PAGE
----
NASA has signed contracts totaling $967 million with three private companies to develop a lunar lander for US astronauts to return to the moon by 2024, NASA announced Today.
SpaceX, owned by Elon Musk, Blue Origin owned by Jeff Bezos, and PowerTrain won the bid. Boeing, which previously played a major role in almost all of NASA’s manned space programs, was not included.
Under the contract, the three companies have 10 months to refine their lunar lander designs, allowing NASA to choose which company will perform subsequent demonstration missions. After all the demonstration missions are completed, NASA will purchase commercial space transportation services to land on the lunar surface.
Blue Origin, which designed the Blue Moon lander most similar to the one used in the Apollo missions, received the largest order of the three, with a $597 million contract. The three-stage lander has a huge descent stage, which slows down as the lander descends from orbit to the lunar surface, and it also ACTS as a launch pad to bring astronauts back into orbit. The Blue Moon lander was launched by a Blue Origin New Glen Rocket and a United Launch Alliance Vulcan rocket.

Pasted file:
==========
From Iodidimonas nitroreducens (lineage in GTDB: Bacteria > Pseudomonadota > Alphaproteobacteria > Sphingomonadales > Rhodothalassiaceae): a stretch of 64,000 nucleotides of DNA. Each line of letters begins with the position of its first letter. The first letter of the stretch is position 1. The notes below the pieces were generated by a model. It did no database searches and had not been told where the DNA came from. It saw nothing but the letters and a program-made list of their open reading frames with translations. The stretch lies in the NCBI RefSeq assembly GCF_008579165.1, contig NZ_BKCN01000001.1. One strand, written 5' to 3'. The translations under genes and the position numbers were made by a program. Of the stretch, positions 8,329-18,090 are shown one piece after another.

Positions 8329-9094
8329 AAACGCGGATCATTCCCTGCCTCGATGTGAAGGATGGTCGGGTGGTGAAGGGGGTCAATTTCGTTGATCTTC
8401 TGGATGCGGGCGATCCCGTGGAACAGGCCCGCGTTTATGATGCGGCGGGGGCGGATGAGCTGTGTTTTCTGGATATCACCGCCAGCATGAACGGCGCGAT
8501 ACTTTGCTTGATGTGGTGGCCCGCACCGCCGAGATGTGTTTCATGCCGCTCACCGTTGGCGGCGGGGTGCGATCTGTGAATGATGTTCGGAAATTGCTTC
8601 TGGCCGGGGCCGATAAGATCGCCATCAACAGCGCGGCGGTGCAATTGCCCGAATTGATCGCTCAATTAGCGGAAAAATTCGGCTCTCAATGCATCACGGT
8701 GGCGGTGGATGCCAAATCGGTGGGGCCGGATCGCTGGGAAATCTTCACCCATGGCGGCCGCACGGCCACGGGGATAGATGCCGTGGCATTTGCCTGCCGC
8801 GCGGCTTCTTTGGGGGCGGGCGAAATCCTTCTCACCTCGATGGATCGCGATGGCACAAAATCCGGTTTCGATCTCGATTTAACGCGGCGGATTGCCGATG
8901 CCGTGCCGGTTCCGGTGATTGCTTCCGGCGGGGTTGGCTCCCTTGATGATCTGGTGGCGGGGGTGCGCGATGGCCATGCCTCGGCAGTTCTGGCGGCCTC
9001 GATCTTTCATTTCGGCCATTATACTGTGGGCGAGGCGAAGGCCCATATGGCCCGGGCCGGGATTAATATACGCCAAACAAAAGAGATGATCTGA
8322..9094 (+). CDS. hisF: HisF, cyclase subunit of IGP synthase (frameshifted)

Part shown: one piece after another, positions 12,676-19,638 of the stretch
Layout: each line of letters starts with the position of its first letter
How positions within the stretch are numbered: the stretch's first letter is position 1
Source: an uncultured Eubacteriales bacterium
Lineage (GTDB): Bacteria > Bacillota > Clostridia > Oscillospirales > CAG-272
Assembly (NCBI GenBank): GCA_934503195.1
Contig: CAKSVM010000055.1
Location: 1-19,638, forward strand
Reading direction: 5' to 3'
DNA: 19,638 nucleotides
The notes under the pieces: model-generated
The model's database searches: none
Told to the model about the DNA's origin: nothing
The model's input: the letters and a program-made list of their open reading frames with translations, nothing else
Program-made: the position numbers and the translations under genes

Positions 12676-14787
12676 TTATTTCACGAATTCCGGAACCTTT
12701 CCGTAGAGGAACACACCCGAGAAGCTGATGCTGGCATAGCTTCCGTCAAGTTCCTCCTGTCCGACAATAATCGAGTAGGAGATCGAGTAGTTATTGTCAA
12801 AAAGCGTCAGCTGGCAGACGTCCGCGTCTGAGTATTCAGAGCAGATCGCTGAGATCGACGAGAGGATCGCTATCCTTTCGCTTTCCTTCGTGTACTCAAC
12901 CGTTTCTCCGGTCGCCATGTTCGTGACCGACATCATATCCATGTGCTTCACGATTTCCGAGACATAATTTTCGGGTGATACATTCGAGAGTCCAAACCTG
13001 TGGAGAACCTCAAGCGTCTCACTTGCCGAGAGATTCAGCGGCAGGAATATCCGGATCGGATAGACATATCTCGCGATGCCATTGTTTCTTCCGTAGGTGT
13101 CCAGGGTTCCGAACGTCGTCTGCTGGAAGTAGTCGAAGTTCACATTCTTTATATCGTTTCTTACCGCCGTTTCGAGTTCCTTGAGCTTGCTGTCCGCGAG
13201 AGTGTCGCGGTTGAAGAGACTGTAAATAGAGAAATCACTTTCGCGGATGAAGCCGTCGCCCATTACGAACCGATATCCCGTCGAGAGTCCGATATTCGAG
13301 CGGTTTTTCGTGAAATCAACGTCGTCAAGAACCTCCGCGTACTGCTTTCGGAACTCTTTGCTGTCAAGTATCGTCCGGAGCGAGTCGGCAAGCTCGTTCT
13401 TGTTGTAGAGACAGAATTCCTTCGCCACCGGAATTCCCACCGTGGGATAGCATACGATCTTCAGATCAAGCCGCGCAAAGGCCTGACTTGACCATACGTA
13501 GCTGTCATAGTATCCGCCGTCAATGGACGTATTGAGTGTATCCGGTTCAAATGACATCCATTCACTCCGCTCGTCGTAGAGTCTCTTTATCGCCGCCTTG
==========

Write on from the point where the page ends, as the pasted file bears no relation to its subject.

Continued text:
Powertrain, under a $253 million contract, designed a single module lander with both ascent and descent capabilities, descent to the moon and ascent back into orbit. Because the lander capsule is so close to the moon’s surface, astronauts can step on it by walking down a few steps. Powertrain’s lunar lander will also be launched on vulcan rockets.
Musk’s $135 million SpaceX contract to develop a “starship” lander so high that astronauts would need an elevator to set foot on the moon’s surface. Spacex, which is about to launch NASA’s first manned mission in May, will also develop a starship landing system that will land a crew and 45 kilograms of cargo on the moon. SpaceX will use its own Super Heavy rocket to launch starships, fully reusable spacecraft it is developing for orbital, lunar and Mars missions.